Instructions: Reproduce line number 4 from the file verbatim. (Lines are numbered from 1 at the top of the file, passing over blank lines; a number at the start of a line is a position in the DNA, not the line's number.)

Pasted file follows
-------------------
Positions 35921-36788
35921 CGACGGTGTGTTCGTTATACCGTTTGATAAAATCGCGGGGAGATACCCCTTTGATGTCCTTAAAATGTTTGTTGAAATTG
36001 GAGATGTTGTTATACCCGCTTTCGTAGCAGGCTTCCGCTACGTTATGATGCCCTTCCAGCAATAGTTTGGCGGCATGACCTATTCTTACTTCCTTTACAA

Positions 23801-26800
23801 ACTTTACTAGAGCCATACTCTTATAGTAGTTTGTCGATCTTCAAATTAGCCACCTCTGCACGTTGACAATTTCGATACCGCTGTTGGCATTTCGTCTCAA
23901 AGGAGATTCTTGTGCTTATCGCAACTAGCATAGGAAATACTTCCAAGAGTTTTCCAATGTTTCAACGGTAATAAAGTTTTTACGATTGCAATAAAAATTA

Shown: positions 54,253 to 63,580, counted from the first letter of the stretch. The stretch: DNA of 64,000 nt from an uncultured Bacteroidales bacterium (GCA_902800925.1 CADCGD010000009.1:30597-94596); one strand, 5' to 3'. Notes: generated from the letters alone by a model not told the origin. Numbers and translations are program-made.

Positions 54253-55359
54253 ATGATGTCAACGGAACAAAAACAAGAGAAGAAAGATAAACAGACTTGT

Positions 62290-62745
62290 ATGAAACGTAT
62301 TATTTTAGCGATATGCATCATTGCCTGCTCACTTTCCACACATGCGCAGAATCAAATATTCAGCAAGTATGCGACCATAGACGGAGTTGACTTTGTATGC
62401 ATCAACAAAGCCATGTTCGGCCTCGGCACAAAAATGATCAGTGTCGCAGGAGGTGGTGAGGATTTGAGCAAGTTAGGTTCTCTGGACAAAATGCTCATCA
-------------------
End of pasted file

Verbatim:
Positions 23801-26800